"I am not aware of any such " said Malti and added, "My dad was a very straight forward person without any blemish. He had told me once that he is financially sound and did not need any support from daughters."
It was then inspector's colleague took him aside to another room and whispered something. There was a sudden spring in the walk of inspector back to hall. He found Malti sitting with fingers of both hands pressing her temples and Sudesh  morose and glum.
Inspector asked very casually, “You said your husband was not at the house last evening and hence you could not come here. When did he return? “  Sudesh immediately turned apprehensively to Malti's side.
" I think around midnight," she said innocently.
"Where were you, Sudesh, till that hour?" asked Inspector.
"I was at the mall playing games and in coffee shop doing nothing in particular," 
"I have irrefutable information that you were here at your father-in-law's flat using the key given to Malti," Inspector said accusingly.
"No, this is utter nonsense,” he exploded
“Could be unless the finger prints on the mugs and the tea cup lie. We have made some discreet enquiries since morning about your financial position, “ he said and turned to Malti to add, “I am sorry for you. You are like my sister. Sudesh is in deep financial trouble with recovery agents of unscrupulous financiers after him with bodily and other threats and he needs money badly. Only your dad’s end may bring some money.There are only two tall persons and Rajesh is on the clear. We are taking Sudesh into custody for interrogation. We hope to get the truth soon. You can nevertheless engage a lawyer to help you. I commiserate with you."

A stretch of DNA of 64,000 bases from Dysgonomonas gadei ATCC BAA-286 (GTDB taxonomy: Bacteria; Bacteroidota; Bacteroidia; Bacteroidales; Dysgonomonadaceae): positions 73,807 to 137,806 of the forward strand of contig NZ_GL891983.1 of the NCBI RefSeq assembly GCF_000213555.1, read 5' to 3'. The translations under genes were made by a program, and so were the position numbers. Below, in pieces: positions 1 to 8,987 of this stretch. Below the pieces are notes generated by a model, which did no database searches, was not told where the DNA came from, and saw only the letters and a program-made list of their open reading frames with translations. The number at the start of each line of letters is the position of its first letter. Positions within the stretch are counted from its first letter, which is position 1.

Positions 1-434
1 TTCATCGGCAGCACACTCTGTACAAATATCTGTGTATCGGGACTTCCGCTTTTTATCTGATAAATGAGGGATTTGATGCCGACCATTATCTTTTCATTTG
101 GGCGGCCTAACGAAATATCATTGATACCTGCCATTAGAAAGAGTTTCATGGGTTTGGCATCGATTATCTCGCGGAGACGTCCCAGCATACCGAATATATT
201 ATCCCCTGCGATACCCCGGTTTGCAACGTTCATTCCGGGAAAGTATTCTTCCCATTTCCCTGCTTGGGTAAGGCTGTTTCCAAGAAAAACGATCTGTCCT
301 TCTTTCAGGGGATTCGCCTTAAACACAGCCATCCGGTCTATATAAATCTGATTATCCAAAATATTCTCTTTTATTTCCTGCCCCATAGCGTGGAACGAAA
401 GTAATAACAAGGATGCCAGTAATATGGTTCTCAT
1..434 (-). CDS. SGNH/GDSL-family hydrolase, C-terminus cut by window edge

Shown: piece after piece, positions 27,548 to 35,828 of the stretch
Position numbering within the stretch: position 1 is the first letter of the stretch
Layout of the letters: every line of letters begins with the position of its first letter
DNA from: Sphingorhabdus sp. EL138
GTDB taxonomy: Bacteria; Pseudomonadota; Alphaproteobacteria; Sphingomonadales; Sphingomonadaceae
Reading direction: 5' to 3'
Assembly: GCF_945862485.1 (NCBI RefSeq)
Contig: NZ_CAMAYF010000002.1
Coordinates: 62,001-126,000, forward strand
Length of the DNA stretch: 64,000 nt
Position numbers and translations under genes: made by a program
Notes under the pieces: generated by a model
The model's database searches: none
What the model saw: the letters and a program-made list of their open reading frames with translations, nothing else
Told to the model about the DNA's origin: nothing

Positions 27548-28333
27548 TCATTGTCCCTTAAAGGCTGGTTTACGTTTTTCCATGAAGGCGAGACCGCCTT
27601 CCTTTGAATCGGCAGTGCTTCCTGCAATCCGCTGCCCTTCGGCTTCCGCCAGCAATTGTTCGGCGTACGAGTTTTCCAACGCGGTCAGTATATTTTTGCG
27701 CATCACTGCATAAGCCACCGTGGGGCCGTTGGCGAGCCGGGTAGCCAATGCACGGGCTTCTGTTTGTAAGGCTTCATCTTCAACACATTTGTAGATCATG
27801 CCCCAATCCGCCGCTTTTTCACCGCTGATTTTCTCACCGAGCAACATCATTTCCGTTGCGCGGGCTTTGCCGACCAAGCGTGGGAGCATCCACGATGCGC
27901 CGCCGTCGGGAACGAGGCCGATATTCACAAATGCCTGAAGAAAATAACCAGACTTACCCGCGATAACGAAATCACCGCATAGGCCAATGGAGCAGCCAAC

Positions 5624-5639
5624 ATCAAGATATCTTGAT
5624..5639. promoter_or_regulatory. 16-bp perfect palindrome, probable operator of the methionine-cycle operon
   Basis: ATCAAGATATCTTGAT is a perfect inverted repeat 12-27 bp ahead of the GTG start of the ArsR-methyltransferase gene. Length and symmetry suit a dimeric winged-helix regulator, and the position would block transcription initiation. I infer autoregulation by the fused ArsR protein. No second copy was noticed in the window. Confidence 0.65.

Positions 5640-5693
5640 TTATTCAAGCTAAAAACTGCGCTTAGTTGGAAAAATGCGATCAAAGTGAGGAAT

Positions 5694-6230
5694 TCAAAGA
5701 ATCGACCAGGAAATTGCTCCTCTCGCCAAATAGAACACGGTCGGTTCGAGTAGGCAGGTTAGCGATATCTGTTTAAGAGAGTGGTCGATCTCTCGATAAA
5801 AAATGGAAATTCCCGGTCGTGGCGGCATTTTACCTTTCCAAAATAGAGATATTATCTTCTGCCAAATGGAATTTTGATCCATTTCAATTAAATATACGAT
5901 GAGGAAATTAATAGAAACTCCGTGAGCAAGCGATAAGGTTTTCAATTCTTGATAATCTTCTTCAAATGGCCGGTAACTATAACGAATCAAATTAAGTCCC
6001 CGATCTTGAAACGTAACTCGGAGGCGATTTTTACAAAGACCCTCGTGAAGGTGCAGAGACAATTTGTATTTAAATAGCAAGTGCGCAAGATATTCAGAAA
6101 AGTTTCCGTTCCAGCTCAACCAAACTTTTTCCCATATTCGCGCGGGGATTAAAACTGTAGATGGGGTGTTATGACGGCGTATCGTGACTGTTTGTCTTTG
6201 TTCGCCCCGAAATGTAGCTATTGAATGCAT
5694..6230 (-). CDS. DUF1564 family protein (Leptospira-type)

Meanwhile one constable came running up the steps to tell,” Inspector sahib, Rajesh babu sped away in his car even when the security tried to stop him and our constables are in hot pursuit in motor bikes."
"Foolish fellow, he is so scared like a rabbit that he does not know that flight is proof of guilt, though he has nothing to worry at all," he said with a smile.



  1. Probably you wanted a bit of a humour in the end. Otherwise there is no need for the last paragraph at all. The story was quite gripping as it is! As always, a good yarn! Kudos!

    Best wishes and warm regards
    Hemantha Kumar Pamarthy

  2. The story started off as a sentimental one and then became a good murder mystery one. You are a good story teller , Periappa. Keep it coming!

    Take care
    Chitra Solomon

  3. Are we sure the husband's the killer? The last line has put a new twist! Nice one.

  4. Yet another great story. You have the reader's attention throughout. Love the the way you depict.

  5. What a gripping story. Never once suspected the husband. A very nice mystery thriller. Poor Malti! What a shock to find her husband guilty in addition to losing her father. I was thinking Rajesh was the culprit but should have known you would have a twist. Very interesting story.

  6. Rajesh or Sudesh?!! Periappa, you have left us guessing the identity of the killer. Is this going to continue as a series?

    So well written, as always

  7. Hmmmm..the mystery deepens, waiting for the sequel which will steer clear all our doubts about the scaredy ranbit, is there a clue in the title???
    So many questions to the Sherlock in us and turning to my dear watson for vital clues
    An edge of the seat suspense have another brilliant feather in your story cap with detective ones as well!!!

  8. Quite a thriller. But is Sudesh the culprit or is it Rajesh? That is the question

  9. A good impressive short story, which a serial writer would make 1000 episodes, branching it out as far as possible!

  10. Gripping! There's more to this I'm sure. Where did Rajesh go? Why did he flee if he wasn't guilty? What happens when he is found?
    Waiting for the next installment Sir! On the edge till then.